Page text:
Tucked back behind the west corner of their town's small school sits the Cromwell-Wright baseball field, often vacant.

In fact, the Cardinals haven't put a school-sponsored baseball team on that field for the past eight straight seasons.

And while the winter season is in full swing, community members are taking a swing at bringing back baseball for this coming spring prep season.

While Little League has survived in each of the tiny towns, the lack of older members and interest had Cromwell-Wright cancel their team after the 2010 season, sending any would-be interested student-athletes 20 miles westbound on Minnesota Highway 210 to play in McGregor's cooperative program.

Ironically, while enjoying his family vacation from the baseball-rich country of the Dominican Republic recently, Cardinals activities director Dave Foster estimated that three to four students per year have been playing for the combined squad.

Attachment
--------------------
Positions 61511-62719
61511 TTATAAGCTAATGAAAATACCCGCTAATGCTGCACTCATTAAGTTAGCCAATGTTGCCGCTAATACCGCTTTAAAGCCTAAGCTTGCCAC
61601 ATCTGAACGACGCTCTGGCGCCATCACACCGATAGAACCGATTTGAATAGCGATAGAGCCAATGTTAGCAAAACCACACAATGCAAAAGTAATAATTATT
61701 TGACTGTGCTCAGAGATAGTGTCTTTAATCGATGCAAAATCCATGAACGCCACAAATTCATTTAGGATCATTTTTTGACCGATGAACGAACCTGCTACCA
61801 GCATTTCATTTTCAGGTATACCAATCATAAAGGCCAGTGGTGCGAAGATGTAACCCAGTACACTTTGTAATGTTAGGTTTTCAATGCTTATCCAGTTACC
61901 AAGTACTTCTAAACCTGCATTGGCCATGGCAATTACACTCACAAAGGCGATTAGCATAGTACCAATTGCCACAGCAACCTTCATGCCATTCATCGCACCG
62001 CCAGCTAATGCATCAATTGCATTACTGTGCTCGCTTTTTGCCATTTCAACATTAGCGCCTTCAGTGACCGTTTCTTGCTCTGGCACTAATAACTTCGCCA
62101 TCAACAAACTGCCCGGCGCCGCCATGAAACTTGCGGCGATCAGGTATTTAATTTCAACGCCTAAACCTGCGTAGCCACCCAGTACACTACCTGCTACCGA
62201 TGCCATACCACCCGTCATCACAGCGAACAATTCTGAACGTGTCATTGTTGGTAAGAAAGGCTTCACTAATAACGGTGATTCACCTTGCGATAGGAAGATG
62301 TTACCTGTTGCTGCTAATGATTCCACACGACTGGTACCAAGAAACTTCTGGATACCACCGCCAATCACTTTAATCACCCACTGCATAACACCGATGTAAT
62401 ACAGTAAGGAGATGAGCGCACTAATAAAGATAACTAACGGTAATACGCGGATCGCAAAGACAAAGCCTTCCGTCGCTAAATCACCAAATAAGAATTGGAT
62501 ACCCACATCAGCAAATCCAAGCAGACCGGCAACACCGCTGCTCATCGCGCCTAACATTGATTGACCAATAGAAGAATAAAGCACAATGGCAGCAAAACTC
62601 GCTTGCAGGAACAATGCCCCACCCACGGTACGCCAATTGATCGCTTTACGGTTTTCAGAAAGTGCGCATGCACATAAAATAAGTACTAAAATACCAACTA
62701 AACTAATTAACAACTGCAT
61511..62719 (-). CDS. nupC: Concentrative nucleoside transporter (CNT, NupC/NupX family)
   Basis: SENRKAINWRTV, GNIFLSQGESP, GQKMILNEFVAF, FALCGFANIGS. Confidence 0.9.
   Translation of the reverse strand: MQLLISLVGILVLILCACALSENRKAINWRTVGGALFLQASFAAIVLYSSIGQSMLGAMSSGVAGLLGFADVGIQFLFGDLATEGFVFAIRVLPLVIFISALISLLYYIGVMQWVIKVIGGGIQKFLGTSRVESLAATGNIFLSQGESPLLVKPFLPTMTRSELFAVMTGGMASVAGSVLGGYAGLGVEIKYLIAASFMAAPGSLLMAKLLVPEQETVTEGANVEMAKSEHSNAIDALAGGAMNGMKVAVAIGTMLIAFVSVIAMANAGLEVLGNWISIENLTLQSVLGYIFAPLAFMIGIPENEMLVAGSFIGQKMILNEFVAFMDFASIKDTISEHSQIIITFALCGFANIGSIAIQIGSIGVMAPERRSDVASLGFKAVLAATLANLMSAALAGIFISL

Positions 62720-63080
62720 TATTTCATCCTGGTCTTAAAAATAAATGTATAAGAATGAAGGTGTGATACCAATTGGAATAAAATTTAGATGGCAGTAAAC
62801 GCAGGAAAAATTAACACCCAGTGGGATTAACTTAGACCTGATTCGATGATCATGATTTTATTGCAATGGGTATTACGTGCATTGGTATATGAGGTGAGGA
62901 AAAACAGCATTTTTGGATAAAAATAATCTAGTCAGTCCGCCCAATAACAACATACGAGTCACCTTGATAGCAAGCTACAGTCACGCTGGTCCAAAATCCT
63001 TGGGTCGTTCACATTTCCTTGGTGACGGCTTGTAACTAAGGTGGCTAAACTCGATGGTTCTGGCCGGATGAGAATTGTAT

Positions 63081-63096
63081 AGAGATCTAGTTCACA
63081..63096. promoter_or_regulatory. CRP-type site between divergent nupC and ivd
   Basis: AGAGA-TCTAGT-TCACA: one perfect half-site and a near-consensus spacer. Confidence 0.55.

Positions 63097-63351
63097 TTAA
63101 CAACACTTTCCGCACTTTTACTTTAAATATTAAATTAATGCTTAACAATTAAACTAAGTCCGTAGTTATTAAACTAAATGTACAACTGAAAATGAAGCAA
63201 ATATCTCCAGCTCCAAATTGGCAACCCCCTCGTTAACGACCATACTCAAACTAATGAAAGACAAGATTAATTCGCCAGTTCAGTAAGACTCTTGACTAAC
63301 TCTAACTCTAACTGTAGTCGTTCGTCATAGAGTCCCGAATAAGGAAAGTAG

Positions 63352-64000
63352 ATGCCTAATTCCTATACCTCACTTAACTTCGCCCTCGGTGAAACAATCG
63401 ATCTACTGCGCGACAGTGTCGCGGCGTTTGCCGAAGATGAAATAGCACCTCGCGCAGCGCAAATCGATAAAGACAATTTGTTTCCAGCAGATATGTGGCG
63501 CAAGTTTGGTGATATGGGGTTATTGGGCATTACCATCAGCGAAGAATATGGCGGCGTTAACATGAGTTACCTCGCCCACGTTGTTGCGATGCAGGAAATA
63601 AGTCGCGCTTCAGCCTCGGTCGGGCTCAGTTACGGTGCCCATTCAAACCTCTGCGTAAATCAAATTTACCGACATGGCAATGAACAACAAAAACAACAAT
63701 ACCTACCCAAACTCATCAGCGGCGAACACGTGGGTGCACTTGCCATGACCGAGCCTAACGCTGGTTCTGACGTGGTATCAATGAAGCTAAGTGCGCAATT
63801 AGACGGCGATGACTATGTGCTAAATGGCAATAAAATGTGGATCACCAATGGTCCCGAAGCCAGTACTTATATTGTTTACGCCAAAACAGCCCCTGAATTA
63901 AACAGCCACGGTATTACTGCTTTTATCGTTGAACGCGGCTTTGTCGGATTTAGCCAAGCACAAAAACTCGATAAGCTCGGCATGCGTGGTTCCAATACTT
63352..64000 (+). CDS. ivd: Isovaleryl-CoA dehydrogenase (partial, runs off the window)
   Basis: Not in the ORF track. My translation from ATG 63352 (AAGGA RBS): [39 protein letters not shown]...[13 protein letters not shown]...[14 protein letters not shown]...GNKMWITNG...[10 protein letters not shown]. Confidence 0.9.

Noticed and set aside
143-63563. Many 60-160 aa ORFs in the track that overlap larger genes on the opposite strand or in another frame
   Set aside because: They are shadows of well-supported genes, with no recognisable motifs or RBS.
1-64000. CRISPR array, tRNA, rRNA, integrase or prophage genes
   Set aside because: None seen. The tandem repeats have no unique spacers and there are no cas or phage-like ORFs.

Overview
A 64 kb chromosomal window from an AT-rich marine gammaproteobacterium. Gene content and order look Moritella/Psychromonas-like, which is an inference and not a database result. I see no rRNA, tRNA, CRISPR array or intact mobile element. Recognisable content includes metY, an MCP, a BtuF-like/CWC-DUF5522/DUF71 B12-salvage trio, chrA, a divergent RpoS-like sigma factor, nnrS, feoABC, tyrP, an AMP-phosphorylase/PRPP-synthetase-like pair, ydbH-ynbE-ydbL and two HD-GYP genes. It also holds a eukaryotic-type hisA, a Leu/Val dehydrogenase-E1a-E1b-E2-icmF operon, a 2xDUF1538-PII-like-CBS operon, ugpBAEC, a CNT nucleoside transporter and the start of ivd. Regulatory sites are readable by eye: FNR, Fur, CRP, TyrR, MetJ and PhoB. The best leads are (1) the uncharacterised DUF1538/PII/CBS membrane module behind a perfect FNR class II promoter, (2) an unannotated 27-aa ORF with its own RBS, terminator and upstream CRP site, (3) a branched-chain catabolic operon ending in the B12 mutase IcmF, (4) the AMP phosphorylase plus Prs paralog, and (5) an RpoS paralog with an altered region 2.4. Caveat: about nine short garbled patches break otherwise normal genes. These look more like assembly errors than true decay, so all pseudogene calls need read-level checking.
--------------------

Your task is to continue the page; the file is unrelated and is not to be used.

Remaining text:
Yet, Foster said residents have been contacting him and Superintendent/Principal Nathan Libbon about returning baseball as a standalone sport. Thus, a signup sheet was created, a newsletter distributed and announcements made to continue to grow interest.

According to a recent school newsletter, all students in grades 6-12 who are interested in playing baseball this spring are encouraged to sign up by Wednesday, Jan. 9.

That's when the School Board will meet next and evaluate the numbers of the exploratory signup to see where the interest of the sport lies at Cromwell-Wright, the letter said.

"I'm as interested as anybody to see how many we come up with," Foster admitted. "It all comes down to numbers."

Speaking of numbers, the MCW program went 1-12 last spring, losing their final 10 games. Meanwhile, the last time Cromwell-Wright fielded a team, the Cardinals went 1-14, getting their only win over McGregor 8-7 in the final game on the Cromwell-Wright field May 17, 2010.

Despite nearly a decade of absence, the return of a team is real, with the likelihood of a junior varsity or junior high squad being formed if the numbers are regarded sustainable.

If added, baseball would be one of the 11 MSHSL-sponsored activities offered at Cromwell-Wright, which has an enrollment of just 92 students in grades 9-12.

"We're just trying to figure it out and see if we can do it with our numbers," said an optimistic and supportive Libbon, now in his 11th year as principal and former Little Leaguer himself. "The more we can get our kids involved, the better."